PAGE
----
I bade a reluctant goodbye to the back garden and ventured back out to the parking strip. James then showed me where he had planted wildflowers next to the detached garage.
 
 
 
Bright pink and vibrant orange – doesn’t that remind you of the 70’s?
 
 
These tall poppies were planted from 3-year-old seed that James was going to throw out. I’m certainly glad that he decided to plant them instead.
While old seed won’t germinate as well as young seed, you’ll often still get some seeds to sprout – just not as many.
 
It is unexpected surprises like this that make life interesting. This garden was fairly small but beautifully tended to.  Ironically, most of what was growing in it grew from seed with little effort.
Noelle Johnson, aka, 'AZ Plant Lady' is a horticulturist, certified arborist, and landscape consultant who helps people learn how to create, grow, and maintain beautiful desert gardens that thrive in a hot, dry climate. She does this through her consulting services, her online class Desert Gardening 101, and her monthly membership club, Through the Garden Gate. As she likes to tell desert-dwellers, "Gardening in the desert isn't hard, but it is different."

8 replies
  1. Patti
    Patti says:

    Thanks for sharing the gorgeous wild flowers in the historic downtown area. My newlywed daughter has planted wildflower seed packets about their little historic home. I was surprised how fast they came up and I can't wait to see them bloom!

  2. deb
    deb says:

    Great photo of you 3, and the Phx garden is absolutely beautiful. I'm going to have to get on the wildflower bandwagon next year – a little late now for this year in Tucson, I fear!

  3. Tempest Devyne
    Tempest Devyne says:

    Thank you so much for taking and posting these pictures. I'm just starting out learning to garden in Phoenix (though I used to garden in the UK)…when I first moved here I was so disheartened by the lack of variety of plants people have in the gardens….I thought it was things couldn't be grown here (I miss my herbaceous borders and wildflowers) but having started growing veg here in a keyhole garden I'm realising that there are so many things I can try, and though keeping them alive in the summer maybe massively difficult, spring, autumn and winter are highly under utilized to bring beauty into drab brown landscapes. I am most definitely going to buy some packets of wildflower seeds and do as James has ready for next Spring….and the hollyhocks have seriously challenged my adventurous gardening side. Thank you.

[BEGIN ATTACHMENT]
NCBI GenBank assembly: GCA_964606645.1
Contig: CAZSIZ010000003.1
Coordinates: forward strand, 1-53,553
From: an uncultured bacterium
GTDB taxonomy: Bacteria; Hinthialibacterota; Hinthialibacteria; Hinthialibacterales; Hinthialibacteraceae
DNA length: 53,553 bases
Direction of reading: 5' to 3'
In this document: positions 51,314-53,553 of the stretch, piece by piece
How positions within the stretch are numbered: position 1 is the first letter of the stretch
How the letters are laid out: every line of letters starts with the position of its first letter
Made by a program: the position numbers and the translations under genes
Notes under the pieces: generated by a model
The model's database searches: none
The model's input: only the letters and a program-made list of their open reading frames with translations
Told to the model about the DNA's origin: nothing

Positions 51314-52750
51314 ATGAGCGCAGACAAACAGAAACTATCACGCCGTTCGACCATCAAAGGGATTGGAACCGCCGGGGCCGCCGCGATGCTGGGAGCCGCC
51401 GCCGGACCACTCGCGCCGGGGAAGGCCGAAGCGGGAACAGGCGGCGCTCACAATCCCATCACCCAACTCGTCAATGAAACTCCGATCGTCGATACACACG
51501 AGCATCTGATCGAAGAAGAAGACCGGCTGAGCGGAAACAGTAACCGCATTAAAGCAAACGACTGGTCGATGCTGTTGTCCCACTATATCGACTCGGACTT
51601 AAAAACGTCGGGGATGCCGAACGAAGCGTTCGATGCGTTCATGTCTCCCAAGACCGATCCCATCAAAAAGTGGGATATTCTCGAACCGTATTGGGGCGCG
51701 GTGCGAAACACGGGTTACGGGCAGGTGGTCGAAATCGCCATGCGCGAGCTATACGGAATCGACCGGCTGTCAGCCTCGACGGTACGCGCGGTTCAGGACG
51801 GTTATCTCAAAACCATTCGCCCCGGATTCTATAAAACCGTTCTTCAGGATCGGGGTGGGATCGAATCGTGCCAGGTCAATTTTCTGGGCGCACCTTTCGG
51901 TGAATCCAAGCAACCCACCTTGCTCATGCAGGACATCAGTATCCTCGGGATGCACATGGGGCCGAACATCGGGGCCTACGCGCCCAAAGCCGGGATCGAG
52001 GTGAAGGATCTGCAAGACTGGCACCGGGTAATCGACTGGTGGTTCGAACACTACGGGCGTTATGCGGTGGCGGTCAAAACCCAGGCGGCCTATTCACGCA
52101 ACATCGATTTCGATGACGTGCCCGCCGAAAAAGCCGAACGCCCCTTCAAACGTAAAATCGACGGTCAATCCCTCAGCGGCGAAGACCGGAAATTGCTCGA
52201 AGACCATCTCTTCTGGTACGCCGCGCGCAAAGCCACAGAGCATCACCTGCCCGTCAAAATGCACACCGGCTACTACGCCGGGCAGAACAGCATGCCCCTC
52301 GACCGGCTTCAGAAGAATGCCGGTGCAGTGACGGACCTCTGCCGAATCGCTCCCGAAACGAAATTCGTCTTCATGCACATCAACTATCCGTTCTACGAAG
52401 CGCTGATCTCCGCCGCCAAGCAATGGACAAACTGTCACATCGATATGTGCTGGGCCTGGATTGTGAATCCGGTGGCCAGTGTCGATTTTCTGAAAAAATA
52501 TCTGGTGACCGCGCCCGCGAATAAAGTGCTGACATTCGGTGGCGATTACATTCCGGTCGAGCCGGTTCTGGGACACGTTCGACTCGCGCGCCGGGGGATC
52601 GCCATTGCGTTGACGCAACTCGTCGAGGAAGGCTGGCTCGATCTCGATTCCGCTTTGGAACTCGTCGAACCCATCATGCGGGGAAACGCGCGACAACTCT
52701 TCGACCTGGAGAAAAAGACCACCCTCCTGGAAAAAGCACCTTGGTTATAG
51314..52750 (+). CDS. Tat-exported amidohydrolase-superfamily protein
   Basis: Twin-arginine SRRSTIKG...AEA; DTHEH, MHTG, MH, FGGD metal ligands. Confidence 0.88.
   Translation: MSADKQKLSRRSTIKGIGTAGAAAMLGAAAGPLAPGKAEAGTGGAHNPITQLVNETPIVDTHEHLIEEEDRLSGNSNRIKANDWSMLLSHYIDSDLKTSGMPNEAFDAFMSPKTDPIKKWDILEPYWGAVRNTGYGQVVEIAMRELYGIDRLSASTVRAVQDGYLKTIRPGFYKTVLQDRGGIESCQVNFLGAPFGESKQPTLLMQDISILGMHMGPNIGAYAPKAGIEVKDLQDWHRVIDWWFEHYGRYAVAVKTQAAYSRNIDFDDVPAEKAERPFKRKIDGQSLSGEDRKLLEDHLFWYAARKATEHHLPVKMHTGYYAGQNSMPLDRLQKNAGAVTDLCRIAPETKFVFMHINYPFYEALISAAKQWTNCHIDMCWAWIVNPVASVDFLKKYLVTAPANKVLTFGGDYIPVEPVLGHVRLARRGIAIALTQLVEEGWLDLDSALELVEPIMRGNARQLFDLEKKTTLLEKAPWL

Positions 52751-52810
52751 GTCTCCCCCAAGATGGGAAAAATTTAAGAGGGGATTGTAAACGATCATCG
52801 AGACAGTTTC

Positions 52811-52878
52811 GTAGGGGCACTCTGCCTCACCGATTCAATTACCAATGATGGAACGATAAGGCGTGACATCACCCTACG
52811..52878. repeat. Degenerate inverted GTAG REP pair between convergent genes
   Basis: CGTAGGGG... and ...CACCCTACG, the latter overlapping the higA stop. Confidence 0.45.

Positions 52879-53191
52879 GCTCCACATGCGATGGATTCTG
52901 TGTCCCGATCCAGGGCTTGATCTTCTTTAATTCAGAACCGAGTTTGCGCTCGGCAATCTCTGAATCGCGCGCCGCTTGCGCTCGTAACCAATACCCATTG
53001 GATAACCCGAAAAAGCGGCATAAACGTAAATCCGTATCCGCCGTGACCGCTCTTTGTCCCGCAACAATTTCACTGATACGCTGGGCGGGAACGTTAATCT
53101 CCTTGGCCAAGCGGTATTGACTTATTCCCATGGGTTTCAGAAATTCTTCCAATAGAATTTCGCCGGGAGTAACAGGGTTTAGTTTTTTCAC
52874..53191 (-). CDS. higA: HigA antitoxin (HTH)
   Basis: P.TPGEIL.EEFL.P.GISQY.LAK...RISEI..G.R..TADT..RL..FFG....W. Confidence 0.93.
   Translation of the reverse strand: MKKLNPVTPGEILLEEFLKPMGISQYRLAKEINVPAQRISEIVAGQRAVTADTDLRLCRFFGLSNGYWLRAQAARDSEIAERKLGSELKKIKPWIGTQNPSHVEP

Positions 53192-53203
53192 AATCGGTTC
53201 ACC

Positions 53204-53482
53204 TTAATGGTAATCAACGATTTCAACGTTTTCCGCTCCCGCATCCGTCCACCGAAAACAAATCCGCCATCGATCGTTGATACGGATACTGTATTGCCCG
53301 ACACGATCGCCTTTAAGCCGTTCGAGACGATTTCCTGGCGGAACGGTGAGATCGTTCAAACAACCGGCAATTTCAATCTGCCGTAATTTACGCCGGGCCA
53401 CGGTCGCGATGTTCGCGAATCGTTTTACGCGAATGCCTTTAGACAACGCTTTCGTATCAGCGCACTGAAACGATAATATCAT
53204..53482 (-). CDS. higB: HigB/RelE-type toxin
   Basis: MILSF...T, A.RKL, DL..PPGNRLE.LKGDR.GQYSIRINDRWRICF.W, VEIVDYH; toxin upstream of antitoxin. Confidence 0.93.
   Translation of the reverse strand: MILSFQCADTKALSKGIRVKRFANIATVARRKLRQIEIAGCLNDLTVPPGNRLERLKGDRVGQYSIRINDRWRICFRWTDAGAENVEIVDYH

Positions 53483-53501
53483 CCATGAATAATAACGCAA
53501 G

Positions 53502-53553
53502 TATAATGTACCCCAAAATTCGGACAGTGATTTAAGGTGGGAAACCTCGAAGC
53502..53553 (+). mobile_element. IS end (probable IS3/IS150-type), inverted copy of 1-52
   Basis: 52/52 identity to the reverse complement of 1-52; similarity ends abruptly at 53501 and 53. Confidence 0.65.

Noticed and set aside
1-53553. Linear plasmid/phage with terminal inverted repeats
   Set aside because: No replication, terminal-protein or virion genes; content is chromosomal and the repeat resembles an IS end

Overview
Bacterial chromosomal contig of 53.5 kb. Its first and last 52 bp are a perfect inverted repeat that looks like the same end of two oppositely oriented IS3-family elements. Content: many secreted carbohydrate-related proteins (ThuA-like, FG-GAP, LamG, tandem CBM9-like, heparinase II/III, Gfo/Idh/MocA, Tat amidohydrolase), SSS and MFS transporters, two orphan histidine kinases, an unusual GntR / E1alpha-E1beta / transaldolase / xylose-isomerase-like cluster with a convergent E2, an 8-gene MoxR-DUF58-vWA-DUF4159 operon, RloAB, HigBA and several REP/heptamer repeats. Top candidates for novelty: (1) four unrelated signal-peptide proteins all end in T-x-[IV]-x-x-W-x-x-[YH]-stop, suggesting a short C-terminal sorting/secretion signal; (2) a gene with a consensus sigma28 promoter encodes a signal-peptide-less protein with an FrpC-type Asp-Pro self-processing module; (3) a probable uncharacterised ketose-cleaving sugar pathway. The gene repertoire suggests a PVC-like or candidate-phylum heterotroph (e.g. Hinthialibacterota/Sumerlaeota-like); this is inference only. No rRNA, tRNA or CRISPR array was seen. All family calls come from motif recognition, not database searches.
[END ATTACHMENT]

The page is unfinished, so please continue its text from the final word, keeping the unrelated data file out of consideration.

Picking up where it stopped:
4. dryheatblog
    dryheatblog says:

    Nice megapost:-)

    Finding gardens like that means even more to me as a renter, now. Same thing…a yard up the street with birds of paradise and larkspurs…who would guess? Nice to see some tough older plants and natives…ideas coming to me.

  5. Felicity Sanderson
    Felicity Sanderson says:

    Oh my goodness, I love to see your granddaughter, Lily, finding eggs with this Easter egg hunt! After scrolling through some of the pictures of your backyard in the middle of your blog, I just love how fresh, open, and inviting your yard is with that patio and water fountain back there. The flowers really accent the fresh feeling too, and I can only imagine how refreshing it would smell with all of those wildflowers out there! Where exactly did you find your wildflower seeds? I've been thinking of planting some in my backyard this summer!
    http://www.vermontwildflowerfarm.com/wildflower-seed.html